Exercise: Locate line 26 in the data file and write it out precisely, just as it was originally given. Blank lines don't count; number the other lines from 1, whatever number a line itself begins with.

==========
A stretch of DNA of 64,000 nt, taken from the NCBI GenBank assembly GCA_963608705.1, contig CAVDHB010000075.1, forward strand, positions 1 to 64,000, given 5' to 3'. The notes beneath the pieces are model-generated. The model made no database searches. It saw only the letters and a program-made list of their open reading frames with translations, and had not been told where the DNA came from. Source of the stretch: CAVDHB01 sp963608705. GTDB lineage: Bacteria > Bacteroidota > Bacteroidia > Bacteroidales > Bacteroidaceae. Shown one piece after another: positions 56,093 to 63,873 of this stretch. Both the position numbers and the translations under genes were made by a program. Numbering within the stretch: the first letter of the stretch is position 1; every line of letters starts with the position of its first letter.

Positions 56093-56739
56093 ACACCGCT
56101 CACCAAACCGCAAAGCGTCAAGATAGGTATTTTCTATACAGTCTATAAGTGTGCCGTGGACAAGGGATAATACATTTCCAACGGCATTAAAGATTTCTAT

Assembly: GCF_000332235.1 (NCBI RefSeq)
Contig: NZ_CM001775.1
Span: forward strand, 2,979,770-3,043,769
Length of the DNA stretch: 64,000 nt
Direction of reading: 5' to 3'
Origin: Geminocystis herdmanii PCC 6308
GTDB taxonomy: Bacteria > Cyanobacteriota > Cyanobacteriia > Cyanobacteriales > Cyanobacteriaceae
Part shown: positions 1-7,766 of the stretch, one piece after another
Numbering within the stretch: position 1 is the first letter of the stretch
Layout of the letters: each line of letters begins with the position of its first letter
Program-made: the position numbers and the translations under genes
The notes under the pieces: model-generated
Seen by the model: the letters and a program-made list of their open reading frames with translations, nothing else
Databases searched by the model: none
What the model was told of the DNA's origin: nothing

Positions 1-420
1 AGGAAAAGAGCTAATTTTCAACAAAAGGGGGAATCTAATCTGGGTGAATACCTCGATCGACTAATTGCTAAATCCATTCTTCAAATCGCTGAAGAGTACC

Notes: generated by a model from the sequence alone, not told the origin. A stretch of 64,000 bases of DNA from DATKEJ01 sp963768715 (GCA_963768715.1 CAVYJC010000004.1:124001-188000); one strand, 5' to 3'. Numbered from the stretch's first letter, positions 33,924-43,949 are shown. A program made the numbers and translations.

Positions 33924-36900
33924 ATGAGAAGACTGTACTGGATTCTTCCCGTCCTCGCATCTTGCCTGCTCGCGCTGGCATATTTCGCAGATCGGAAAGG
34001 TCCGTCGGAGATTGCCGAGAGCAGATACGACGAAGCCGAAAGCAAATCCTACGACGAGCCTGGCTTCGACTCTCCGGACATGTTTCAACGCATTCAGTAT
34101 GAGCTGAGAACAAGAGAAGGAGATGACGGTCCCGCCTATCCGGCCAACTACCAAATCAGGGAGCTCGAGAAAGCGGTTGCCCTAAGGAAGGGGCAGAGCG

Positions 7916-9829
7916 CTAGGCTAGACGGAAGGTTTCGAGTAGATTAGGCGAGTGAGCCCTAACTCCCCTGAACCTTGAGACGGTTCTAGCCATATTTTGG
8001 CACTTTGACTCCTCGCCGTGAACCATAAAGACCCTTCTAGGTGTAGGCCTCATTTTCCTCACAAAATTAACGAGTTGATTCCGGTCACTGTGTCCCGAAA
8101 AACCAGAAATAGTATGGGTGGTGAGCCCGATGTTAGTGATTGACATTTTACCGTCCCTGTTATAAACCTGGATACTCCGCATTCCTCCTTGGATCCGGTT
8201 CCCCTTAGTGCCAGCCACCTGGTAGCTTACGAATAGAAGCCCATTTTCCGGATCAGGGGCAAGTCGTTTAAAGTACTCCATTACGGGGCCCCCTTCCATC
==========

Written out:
34101 GAGCTGAGAACAAGAGAAGGAGATGACGGTCCCGCCTATCCGGCCAACTACCAAATCAGGGAGCTCGAGAAAGCGGTTGCCCTAAGGAAGGGGCAGAGCG